On December 17, a bare 11 days before Reliance Infocomm's planned nationwide launch of its limited mobility phone services, a Supreme Court judgement seems to have put a spanner in the works. Or has it? Why are both the parties in the dispute, the cellular service providers and the limited mobility service providers, claiming the judgement as their victory?
But first a simple guide to the dispute for the rest of us. For whichever way it's resolved, it will have a massive impact on India's telecom industry, and also on the average phone subscriber's wallet. No one with a phone will be left untouched.
The National Telecom Policy of 1999, the last one we had, specified two types of phone services: fixed and mobile. At some point of time, several fixed service providers figured out that using a technology called wireless in local loop (WLL), your fixed phone could be turned into a mobile. That is, you could carry around a handset which you could use within the area in which this fixed phone provider was offering its services. Thus was born the concept of "limited mobility". Now, suppose a fixed phone provider wired up the entire country, you could carry your handset everywhere. This is the idea Reliance Infocomm has poured Rs 25,000 crore into in the last two years.
So why have cellular operators been crying foul? After all, why can't they look at Reliance, or Tata Teleservices, which has rolled out limited mobility WLL services a fortnight ago, as just another competitor? Because of the different government rules for the two services, which suddenly seem to be sharing the same playing field. The cellular companies paid as much as Rs 3,000 crore each to offer services in just one metro. Against this, fixed line WLL licences came for a measly Rs 495 crore. For the whole country. Cellular operators also pay—which means the customer pays—something called access charges to connect to a fixed phone network like BSNL's or MTNL's. In fact, at present, one-fifth of the total cellular billing of Rs 5,000 crore is paid to fixed phone operators as access charges. But a WLL operator does not need to pay any access charges. As a result, claim cellular operators, a WLL firm can charge lower prices for its service than anything cellular operators can ever hope to match. For example, Reliance plans to charge Rs 1.20 for an outgoing local call of three minutes, with a pulse rate of 15 seconds: that is, if you make a call that lasts less than 15 seconds, you end up paying only 10 paise. Cellular firms charge between Rs 1.50 and Rs 2 for 60 seconds, and they say they can't go any lower. The industry has invested a whopping Rs 25,000 crore in telecom infrastructure, in addition to licence fees, and has already run up, according to the Cellular Operators Association of India (COAI), losses totalling around Rs 8,000 crore.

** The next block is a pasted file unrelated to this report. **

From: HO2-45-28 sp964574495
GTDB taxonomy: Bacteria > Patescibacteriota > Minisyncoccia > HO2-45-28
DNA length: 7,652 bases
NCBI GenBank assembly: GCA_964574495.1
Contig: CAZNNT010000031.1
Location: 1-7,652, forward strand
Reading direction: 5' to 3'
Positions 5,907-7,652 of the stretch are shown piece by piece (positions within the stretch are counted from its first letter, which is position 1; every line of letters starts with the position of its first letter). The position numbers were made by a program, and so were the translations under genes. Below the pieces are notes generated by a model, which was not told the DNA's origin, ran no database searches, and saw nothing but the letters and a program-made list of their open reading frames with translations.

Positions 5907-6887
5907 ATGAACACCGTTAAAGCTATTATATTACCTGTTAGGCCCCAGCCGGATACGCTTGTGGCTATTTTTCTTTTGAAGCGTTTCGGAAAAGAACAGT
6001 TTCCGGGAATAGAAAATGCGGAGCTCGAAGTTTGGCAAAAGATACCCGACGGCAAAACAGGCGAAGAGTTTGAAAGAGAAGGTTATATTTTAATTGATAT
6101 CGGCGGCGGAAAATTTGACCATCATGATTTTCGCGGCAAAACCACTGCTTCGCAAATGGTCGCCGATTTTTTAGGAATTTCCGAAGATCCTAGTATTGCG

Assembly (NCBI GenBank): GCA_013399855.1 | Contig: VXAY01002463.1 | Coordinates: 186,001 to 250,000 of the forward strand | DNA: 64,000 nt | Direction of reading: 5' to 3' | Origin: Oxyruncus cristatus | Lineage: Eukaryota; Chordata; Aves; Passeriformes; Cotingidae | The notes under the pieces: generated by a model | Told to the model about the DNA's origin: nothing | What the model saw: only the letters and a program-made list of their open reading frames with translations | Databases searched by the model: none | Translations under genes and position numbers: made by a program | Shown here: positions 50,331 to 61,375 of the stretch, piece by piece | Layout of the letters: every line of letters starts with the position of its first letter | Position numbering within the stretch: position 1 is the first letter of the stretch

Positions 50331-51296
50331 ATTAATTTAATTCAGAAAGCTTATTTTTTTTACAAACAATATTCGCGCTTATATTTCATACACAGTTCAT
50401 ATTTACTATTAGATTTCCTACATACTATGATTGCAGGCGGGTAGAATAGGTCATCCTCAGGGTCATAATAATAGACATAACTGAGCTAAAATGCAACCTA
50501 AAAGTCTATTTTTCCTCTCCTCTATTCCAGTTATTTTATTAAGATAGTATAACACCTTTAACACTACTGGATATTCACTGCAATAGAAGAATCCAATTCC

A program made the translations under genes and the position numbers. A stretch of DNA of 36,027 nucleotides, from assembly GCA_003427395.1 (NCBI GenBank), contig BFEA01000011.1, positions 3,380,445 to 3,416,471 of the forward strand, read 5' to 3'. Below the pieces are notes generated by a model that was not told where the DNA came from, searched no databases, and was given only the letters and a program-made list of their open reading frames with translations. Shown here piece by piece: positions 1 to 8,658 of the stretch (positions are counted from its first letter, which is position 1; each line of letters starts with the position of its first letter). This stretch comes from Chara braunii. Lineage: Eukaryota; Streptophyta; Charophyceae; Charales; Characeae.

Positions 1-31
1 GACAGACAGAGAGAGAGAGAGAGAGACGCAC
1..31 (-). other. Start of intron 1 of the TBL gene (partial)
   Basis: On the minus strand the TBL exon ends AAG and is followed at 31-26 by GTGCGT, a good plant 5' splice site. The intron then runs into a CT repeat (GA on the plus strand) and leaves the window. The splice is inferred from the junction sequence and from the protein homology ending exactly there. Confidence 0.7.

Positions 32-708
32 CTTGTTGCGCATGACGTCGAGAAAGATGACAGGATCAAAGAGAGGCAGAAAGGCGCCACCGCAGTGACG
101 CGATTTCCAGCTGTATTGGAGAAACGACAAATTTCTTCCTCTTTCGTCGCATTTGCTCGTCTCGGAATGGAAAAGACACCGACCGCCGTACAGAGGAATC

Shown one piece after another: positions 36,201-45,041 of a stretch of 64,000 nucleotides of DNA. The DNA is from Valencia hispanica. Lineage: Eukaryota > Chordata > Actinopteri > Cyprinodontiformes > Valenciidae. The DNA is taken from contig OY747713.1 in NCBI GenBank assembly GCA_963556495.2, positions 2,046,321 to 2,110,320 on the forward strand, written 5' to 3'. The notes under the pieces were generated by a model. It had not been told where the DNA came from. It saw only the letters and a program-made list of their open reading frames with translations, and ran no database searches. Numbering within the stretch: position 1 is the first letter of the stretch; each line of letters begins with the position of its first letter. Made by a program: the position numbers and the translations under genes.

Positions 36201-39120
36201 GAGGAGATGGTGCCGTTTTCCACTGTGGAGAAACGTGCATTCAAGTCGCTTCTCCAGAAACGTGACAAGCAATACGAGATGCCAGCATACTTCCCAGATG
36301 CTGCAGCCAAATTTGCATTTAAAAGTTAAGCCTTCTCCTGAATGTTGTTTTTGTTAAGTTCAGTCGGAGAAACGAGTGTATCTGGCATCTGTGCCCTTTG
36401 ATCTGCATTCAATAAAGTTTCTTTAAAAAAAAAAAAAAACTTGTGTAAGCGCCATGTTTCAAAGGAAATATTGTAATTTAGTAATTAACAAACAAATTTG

Clearly, the WLL rates are music to consumers' ears. But cellular operators claim they could have also offered such rates if they didn't have to pay high licence fees and access charges. And that if this discrepancy isn't removed, the entire Indian cellular services industry will shut down once WLL services begin large-scale operations.
Naturally, COAI and the Association of Basic Telecom Operators (ABTO) have been scrapping over this in the courts. For, it's a matter of survival on one side and a huge market to be captured on the other.
In March this year, the Telecom Dispute Settlement Appellate Tribunal (tdsat) seemed to demolish the cellular industry's future by upholding the government order, allowing fixed service operators to offer mobile services, like the MTNL's Garuda, or the Reliance's Infocomm and Tata Teleservices's Indicom. But last week's Supreme Court judgement set aside the tdsat ruling, asking the tribunal to reconsider it.The judgement stated that tdsat had not done its job properly. For instance, the latter didn't look into key issues that related to the legality of allowing WLL services, policy and permissibility, public interest, contractual obligations, substitutability of services, cost and march of technology, violation of the trai Act and level playing field.